On July 23rd, a public presentation was given by the Co-ordinator and other supporters to the local MP and concerned members of the public. These members of the public expressed an interest in initiating a grass-roots organisation dedicated to saving the Dispensary – this was to be known as Fight2SaveAncoatsDispensary. In the mean time Eric Pickles, the Secretary of State for Communities and Local Government, referred potential demolition back to the discretion of Manchester City Council. A peaceful vigil was quickly established outside of the Dispensary, on the 9th August, to counteract the imminent threat of demolition. The vigil continues to this day, and operates Monday to Friday from 12:00 – 15:00.

With limited resources the group gained over five-thousand signatories on an official petition, marched into the City of Manchester to raise awareness, made and designed banners, created a photographic record of the campaign, wrote articles, appeared on BBC Breakfast Television and numerous other awareness related activities, helped enormously by dedicated supporters and volunteers. Public consultations revealed extremely positive results concerning the attitude of the Ancoats community with the restoration of the Dispensary for community use requested by 98% of those involved. The group became heavily involved with radio broadcasts, conference attendance, carried out a Local Needs Assessment, acquired an official bank account and a written constitution, and has recently updated its public image – including a new name, the Ancoats Dispensary Trust, a new logo and a new professionally designed website.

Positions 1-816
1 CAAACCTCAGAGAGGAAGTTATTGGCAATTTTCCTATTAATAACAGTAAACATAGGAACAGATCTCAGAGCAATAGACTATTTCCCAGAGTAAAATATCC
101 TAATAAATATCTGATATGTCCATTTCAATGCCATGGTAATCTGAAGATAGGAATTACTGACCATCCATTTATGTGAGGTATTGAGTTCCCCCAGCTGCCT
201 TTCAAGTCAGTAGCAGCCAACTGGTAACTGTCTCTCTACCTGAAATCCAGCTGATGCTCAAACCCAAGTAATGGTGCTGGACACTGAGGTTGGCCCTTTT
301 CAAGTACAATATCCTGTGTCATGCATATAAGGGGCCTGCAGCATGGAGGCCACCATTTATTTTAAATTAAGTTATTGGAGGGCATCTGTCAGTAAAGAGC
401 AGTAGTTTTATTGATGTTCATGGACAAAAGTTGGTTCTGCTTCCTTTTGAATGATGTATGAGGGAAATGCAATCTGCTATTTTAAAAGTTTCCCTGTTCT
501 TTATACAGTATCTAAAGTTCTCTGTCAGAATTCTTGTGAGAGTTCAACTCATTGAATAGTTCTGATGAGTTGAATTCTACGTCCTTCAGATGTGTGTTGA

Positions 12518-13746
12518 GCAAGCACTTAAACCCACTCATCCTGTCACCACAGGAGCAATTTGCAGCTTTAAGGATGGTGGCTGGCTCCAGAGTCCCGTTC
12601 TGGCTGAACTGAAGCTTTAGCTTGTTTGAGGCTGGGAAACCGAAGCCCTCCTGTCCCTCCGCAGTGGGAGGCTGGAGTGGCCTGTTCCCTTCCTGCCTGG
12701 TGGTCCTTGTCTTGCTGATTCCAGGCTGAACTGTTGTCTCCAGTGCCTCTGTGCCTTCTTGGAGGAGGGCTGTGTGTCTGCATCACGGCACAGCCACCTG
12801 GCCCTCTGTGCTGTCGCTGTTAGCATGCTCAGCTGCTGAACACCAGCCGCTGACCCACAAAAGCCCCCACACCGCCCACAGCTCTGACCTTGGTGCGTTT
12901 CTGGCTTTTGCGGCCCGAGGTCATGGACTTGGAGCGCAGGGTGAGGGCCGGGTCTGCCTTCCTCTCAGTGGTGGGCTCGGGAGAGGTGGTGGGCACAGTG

Generous donations by members of the Trust and the public have contributed significantly towards the running and maintenance of the Trust’s operating costs. Financial support from the public allowed the Trust to commission an independent structural survey of the Dispensary which revealed promising and positive information concerning its structural integrity. A selection of merchandise has been created by a member of the Trust – 100% of revenue from sales will be reinvested back into the Trust to strengthen our position both financially and socially.